Yet, when I see the pig in this photo, rather than an agriculturally-raised animal that I'm happy to treat as an object when it comes to my own satiation, I see a nearly-human body. 

Perhaps it's the intestines, though I am not loath to eat them as casings. I think, more accurately, it is the feet, and the restraints.

I once was a guest during a surgery, probably completely illegally, so I won't say where or how or with whom. What I remember most, to this day, was how quickly the patient became an object. As he slowly passed into unconsciousness, the nurses and doctors stood over him, smiling and speaking softly, easing him into the darkness. 

And then, as soon as he was out, the entire atmosphere of the room changed. We were no longer in a chapel; we were in a bus station, and there was work to do to keep it all moving. The patient was lifted, shifted, and intubated. The business of cutting the body open and threading things into it began. 

This was an incredibly professional team. This was an incredibly well-respected hospital, one that does a lot of good in both its own community and the world. But standing there, as a layperson, I could not get over what I knew even then was an attitude and atmosphere completely necessary for successfully completing the job at hand. The patient, when he awoke, would certainly not have thanked me for allowing my queasiness and sense of violation, both on his behalf, to interfere with what the surgical team was doing.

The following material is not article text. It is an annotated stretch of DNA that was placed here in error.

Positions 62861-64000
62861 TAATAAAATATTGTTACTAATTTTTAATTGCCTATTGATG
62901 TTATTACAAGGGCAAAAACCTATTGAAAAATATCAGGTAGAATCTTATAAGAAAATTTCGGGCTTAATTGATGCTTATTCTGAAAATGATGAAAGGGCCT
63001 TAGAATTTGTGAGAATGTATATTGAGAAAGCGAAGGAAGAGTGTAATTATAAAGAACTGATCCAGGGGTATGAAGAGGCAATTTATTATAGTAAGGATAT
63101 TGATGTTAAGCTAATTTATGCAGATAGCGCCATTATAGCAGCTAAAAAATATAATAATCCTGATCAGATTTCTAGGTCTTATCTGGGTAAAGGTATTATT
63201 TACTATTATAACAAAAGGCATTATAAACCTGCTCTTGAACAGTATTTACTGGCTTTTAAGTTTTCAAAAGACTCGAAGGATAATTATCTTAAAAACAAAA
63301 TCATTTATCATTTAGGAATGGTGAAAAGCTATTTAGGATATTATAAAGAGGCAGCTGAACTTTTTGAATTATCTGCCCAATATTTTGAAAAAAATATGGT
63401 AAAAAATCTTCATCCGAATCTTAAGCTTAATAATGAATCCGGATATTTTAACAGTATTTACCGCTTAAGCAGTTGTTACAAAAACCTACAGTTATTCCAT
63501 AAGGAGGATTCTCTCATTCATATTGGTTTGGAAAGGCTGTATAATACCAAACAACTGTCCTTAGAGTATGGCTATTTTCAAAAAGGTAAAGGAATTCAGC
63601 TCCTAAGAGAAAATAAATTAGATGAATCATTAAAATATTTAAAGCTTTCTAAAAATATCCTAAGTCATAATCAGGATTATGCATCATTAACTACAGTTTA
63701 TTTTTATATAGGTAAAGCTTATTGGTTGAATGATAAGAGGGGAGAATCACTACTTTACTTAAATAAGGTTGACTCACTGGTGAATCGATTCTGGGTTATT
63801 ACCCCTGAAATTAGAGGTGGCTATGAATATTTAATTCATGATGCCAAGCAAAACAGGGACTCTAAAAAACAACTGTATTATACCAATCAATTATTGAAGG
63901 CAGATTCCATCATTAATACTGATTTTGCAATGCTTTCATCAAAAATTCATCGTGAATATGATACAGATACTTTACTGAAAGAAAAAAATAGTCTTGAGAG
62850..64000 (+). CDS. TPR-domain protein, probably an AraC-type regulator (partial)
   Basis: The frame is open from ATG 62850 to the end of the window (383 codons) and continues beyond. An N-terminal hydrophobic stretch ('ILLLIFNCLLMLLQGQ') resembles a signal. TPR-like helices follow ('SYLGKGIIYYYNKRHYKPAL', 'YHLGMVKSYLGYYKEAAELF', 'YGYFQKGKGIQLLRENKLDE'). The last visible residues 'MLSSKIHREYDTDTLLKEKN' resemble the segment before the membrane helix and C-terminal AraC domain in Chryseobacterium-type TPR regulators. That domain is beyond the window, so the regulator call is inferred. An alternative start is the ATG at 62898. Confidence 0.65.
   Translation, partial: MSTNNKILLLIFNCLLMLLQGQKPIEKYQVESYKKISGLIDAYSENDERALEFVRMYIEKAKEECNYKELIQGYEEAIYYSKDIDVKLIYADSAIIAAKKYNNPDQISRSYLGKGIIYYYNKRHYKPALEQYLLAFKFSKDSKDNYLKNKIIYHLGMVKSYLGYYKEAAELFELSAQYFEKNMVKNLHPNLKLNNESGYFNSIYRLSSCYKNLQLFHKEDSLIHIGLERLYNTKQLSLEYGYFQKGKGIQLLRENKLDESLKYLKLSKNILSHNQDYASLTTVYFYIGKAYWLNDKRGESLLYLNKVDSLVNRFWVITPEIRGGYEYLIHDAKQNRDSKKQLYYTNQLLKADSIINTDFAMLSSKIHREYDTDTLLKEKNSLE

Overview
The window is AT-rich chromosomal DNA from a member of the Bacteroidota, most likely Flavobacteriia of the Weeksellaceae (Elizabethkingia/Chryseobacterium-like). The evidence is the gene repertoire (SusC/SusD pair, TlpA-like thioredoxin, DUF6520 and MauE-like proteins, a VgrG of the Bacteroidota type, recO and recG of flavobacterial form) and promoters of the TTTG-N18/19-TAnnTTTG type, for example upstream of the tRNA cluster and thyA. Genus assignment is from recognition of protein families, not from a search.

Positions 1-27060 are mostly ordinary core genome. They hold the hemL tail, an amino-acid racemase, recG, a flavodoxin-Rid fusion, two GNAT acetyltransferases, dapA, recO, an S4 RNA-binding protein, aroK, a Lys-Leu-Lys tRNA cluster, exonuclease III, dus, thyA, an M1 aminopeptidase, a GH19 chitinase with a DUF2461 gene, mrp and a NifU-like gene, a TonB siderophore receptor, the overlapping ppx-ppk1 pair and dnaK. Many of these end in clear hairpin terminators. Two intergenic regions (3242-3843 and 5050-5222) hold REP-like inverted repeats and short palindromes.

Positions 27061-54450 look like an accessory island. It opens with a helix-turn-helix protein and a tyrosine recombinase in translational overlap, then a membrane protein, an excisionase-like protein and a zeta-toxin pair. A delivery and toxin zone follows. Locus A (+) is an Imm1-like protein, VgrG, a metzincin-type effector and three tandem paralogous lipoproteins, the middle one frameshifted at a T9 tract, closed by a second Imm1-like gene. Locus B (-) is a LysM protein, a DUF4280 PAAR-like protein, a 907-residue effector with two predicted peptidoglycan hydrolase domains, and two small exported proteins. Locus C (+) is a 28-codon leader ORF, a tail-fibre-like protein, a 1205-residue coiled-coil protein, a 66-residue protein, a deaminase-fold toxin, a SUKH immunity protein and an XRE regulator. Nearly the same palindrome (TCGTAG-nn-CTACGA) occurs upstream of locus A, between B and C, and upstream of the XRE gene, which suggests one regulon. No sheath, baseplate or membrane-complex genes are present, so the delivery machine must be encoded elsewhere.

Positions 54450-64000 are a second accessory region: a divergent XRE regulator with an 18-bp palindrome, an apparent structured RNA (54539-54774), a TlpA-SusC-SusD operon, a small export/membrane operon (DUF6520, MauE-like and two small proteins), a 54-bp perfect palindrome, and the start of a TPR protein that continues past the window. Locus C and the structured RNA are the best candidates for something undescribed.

I've heard it said that one of the most interesting characteristics of modern urban societies is how willing we all are to go about our business day to day, surrounded by millions of people whom we've never met and have no real social connection to, without much in the way of active fear. There are clearly many, many exceptions to this statement, but most of them don't prevent any given person from ordering a cup of coffee from another, and getting it. To some extent, even if only superficially, and even if only in specific situations, we extend each other a mutual trust.

Surgery, at least as I experienced it, completely consciously and yet not as a medical professional, is the ultimate in handing over trust to another human being. Medical care, more generally, is a category only slightly less extreme.

In so many ways, however, this trust can be misplaced. The power differential is astounding--necessarily so. But this leaves a lot of room for bodies, and objects, to become interchanged.